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6 tips to make your kids happy hikers

There’s something special about hiking with your kids, grandkids or whatever kids are in your life. It’s just exhilarating to spend time in the fresh air and explore the outdoors together. Whether you’re a seasoned hiker yourself or just starting to visit the trails in your local area, there’s no reason to leave the kids behind.Hiking can help kids develop new skills, spark their interest in the natural world and boost everyone’s mood. You’re also encouraging kids to try new hobbies and establish healthy habits they’ll carry into adulthood. Why not set aside a few hours on your next PD day and check out a trail in your region? Here’s a few tips to make happy hikers out of the kids in your life.

Start small and short
For your first few outings – especially if you’ve got younger kiddos – pick short, manageable walks close to home, where the terrain isn’t too rocky, uneven or sloped. Think about visiting your local community park, salt marsh or beach. Pick a trail that’s no more than two kilometres long – it’s not time to scratch a hike off your bucket list! As you head out more often, you can work your way up to longer treks.

Keep in mind that many trails across Nova Scotia are accessible for people who use wheelchairs or strollers – check this list for suggestions.

Stay positive (and pack snacks!)
It’s key to help kids feel safe on their first few adventures. Stay upbeat and calm, even if you’re walking slower than usual, the weather changes or you take a stumble on the path. If you’re having a good time, it will rub off on the kids.

To keep spirits up, ensure everyone has packed their water bottle and ask the kids to pick a few easy snacksapples, banana chocolate chip muffins and no-bake energy balls are great ideas. Get the kids to pick the picnic spot! Remember to “pack it in and pack it out” and leave no trace of garbage or food behind. Don’t toss your apple core or banana peel into the woods – organic food scraps like that are still litter and can attract animals and take months to decompose.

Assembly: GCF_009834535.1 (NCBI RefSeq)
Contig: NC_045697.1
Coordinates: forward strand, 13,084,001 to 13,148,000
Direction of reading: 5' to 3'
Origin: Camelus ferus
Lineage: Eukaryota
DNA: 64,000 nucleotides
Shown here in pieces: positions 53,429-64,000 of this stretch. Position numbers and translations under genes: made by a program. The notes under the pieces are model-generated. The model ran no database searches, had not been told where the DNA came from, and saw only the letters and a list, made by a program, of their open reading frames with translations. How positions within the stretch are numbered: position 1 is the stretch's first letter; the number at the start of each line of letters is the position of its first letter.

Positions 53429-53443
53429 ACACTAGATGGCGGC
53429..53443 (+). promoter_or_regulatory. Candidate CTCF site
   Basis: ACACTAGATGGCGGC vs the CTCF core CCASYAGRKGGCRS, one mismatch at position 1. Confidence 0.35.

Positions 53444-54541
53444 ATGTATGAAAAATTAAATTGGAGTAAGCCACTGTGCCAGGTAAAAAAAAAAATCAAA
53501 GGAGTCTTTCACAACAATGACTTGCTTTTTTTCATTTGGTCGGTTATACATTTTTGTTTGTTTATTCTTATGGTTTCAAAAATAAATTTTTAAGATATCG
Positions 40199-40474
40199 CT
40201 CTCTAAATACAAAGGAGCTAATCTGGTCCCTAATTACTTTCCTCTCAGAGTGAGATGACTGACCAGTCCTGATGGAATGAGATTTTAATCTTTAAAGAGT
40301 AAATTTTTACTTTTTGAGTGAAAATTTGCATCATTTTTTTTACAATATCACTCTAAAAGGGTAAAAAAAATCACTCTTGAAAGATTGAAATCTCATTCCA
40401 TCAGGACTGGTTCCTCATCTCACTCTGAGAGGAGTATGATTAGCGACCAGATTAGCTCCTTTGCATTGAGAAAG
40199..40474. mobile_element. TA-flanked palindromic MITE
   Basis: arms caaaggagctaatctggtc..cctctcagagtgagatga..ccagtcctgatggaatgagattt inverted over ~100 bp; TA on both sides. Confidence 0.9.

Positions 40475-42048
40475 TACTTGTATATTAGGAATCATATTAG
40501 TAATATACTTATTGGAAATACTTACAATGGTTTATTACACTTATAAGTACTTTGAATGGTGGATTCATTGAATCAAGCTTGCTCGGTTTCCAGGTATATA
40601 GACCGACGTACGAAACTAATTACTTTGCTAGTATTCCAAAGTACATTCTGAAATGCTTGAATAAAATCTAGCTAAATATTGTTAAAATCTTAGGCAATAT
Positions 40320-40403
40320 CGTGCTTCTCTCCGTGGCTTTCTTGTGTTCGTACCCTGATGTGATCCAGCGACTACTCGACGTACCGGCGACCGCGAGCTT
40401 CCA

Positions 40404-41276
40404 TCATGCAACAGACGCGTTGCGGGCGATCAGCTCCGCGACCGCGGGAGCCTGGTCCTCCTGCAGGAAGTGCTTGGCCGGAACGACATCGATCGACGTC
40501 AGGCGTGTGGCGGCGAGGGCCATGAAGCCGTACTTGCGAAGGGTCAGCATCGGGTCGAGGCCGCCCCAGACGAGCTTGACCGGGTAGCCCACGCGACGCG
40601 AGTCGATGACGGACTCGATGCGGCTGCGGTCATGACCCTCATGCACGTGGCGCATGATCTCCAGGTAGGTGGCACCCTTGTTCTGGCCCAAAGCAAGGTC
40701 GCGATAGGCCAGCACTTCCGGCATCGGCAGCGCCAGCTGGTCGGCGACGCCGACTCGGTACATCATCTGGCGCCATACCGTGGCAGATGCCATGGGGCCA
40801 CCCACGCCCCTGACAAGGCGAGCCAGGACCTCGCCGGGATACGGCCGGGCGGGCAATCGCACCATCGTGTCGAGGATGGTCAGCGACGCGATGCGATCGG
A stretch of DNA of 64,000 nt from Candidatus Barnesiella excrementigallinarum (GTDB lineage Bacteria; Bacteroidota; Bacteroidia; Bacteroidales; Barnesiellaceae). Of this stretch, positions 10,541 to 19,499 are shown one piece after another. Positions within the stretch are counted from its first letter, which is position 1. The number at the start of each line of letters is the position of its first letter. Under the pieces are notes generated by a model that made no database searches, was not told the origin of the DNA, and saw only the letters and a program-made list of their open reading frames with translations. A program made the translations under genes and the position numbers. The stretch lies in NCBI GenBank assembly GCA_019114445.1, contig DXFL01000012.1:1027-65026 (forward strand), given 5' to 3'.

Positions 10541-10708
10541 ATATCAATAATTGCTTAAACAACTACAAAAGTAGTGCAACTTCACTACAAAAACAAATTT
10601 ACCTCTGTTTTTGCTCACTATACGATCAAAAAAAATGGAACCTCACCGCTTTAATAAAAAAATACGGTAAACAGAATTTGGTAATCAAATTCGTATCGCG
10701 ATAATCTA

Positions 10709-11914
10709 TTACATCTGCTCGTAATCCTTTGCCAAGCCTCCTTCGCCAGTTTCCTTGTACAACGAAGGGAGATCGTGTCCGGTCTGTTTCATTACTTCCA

Dress for the weather
Always check the weather forecast and dress accordingly. In colder months, be sure to bring warm clothes, gloves and hats, plus extra socks. Dress in layers, so you and the kids stay comfortable if the sun decides to warm things up. Remember, ticks are active until temps are consistently below 4°C, so tuck your socks into your boots if you’ll be walking in tall grass or vegetation.

Wear sturdy footwear or boots. If you or your kids are prone to sprained ankles, get your child to find a walking stick or bring along Nordic walking poles (old ski poles are great!) for extra stability on the path. Many libraries and community centres loan them out. Walking with poles or a stick is fun and for younger kids, it can delay the time before they’re asking to be carried.

Make it fun
Play an impromptu game of Eye Spy or do a scavenger hunt to keep the kids on their toes. For something more organized, check out Earth Adventures for kid-friendly, self-guided activities on more than 30 short trails in Halifax and the Annapolis Valley. The website includes a printable poster kids can use to track their progress.

Get the kids involved in identifying the plants, trees, bugs and animals you come across on the trail. Free apps can help: try iNaturalist for plants and bugs, and BirdNET for birds. It’s tempting to pluck leaves, buds and bark from plants and trees you encounter, but do your best to avoid disturbing plants. Just think of all the people passing by the same plant and the toll that will take if everybody takes a sample.

Try something new
Once the snowy weather arrives, try snowshoeing. Kids love it and it’s a fun way to travel easily over deeper snow. Check with your local library, municipality or a community centre to borrow snowshoes for your family. Once again, using ski or Nordic poles when you snowshoe will help you keep your balance while you and the kids get the hang of it!

Adjust expectations
Don’t be hard on yourself if things don’t go as planned, especially for the first few hikes. It’s OK if you have to turn around early or don’t make it to the sightline. Consider connecting with other young hikers. Hike Nova Scotia keeps an updated list of family-friendly hiking groups in the province.

Remember: it’s the experience that matters most – just enjoy being together and have fun exploring outside with your kids.

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